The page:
Consider, for instance, the 1993 Amity Oregon Dry Riesling ($10). By German standards it's a bit too obvious and lacks mineral complexity, but these traits are seaside virtues. The Amity is an intensely fruity wine with flavors of peach, pear and spice. It's not bone dry, but that makes it even more suitable for sipping out on the deck. Ditto for the 1994 Trefethen Dry Riesling ($12.49) from the Napa Valley.

A wine does not need a famous grape variety on the label to be beach-worthy. A particular favorite is the 1994 Chaddsford Spring Wine ($8) from Pennsylvania. Forget that it's largely made from grapes with no snob appeal -- the hybrid seyval blanc, vignoles and vidal -- this is a sensational beachside wine. It actually does have a cool, springlike quality, which is just what you need on a hot evening at the shore.

If you don't mind a non-famous varietal white wine, latch on to the 1993 Ca' del Solo Malvasia Bianca from Bonny Doon ($10). It's a crisp, clean, fruity but dry wine that is holding up well despite being a year older than ideal.

While white wines have a particular charm at the beach, there are some foods that just cry out for red company. And while the big reds should stay home in the cellar, there are plenty of light, flavorful reds that won't make you sweat when the temperature's above 80.

Beaujolais is the prototype for light red wines, and the master winemaker of the region is Georges Duboeuf, whose 1994 "Flower Label" series is excellent.

Among Duboeuf's 1994s, the Chiroubles ($11) is a particularly decadent delight -- elegant but informal, a princess in beachwear with a heart-capturing laugh. With their bright raspberry flavors and crisp finish, Duboeuf's 1994 Cotes de Broully ($11) and Regnie ($10) are nearly as charming.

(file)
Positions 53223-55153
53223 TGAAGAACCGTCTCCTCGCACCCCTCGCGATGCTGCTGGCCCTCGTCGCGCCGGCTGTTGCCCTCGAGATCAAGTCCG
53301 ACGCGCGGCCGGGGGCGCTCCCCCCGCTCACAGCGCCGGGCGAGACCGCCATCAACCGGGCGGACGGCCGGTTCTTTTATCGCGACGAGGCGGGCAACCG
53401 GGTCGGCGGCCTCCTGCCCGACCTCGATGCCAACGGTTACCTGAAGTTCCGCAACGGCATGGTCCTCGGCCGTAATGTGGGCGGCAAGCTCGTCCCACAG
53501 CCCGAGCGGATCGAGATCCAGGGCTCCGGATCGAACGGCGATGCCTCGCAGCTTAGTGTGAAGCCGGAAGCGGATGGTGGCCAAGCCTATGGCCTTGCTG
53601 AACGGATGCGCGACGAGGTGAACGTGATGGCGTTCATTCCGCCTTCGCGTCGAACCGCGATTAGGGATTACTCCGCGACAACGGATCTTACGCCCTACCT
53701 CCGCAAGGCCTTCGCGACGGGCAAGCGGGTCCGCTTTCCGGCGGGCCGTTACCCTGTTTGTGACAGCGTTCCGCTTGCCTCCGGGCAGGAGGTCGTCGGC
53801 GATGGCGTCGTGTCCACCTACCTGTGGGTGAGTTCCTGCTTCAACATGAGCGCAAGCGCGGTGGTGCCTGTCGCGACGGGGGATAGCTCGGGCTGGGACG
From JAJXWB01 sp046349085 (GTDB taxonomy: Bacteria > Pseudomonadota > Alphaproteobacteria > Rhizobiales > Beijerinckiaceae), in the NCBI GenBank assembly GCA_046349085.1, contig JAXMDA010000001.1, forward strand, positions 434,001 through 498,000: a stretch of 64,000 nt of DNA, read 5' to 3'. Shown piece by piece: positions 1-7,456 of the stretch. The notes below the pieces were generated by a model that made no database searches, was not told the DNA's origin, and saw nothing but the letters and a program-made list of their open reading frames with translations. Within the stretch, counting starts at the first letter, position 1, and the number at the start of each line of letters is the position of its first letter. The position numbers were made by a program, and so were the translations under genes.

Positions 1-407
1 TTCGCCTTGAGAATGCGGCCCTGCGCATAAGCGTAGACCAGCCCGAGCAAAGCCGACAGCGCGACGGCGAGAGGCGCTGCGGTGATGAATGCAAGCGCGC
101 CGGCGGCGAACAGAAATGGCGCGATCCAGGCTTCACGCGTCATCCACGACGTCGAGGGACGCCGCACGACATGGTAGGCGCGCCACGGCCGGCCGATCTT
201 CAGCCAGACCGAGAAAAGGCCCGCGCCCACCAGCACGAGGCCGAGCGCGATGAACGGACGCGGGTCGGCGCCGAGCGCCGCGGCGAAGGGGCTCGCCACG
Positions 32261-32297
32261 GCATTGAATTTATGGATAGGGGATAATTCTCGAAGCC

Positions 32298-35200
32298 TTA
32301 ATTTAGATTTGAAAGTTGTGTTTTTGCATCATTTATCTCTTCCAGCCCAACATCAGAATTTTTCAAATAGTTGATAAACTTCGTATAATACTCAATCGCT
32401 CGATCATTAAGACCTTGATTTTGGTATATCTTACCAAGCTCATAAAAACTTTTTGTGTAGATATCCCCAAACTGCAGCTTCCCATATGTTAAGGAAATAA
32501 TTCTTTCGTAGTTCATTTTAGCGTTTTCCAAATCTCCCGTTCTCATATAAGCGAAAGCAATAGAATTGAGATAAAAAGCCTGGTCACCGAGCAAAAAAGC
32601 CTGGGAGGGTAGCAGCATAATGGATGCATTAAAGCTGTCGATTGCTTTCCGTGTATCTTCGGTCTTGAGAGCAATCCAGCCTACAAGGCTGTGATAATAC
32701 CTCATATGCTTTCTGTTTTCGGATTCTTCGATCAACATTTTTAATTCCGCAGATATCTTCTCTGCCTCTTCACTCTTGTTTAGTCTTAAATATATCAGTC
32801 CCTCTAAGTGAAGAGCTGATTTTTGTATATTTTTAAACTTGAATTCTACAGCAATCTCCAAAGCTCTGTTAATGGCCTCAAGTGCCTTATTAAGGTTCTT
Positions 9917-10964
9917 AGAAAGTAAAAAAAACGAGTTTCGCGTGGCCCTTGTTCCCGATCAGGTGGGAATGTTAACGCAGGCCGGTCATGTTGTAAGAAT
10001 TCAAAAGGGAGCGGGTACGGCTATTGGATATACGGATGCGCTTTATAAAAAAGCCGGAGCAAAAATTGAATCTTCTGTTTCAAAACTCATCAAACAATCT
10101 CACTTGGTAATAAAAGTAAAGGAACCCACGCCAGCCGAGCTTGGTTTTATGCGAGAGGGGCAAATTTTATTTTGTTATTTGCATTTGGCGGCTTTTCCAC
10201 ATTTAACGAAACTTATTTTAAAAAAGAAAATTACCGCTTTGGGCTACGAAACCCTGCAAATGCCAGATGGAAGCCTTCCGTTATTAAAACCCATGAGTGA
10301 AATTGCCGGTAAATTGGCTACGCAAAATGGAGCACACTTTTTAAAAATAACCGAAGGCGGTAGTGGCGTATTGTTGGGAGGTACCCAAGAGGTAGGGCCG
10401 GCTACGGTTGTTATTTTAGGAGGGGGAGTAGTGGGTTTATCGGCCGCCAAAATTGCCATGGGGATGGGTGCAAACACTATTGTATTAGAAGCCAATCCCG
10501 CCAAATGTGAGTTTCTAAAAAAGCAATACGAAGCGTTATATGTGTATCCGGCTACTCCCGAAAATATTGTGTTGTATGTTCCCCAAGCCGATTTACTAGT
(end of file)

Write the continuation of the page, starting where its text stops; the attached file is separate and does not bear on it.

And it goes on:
An equally appealing Duboeuf effort is the 1994 Domaine des Moulins Cotes du Rhone ($9). Most Rhones are a bit too burly for seaside sipping, but this explosively fruity essence of raspberry can join me on the deck anytime. Throw some burgers on the grill and prepare for Paradise.

Red zinfandel generally is too concentrated, too alcoholic and too challenging for mindless sipping, but there are lighter, fruity zinfandels that won't tax your brain cells. Rosenbaum Cellars' $12 nonvintage Vintners Cuvee X marks the spot where a beachside red zin ought to be.

Of course, zinfandel also comes in "white," which is a marketer's way of saying pink wine.

White zinfandels will never be great wines, but they have their place. And that place is under the boardwalk, on a blanket with your baby. Hey, pink wines can be great for giggles -- and if they're not too sickly sweet, they can also do an admirable job of washing down ham or fried chicken. Among the better producers are Amador Foothill, DeLoach and Buehler.

So lighten up and give your palate a break from all those challenging wines. There will be plenty of work to do when the vacation's over.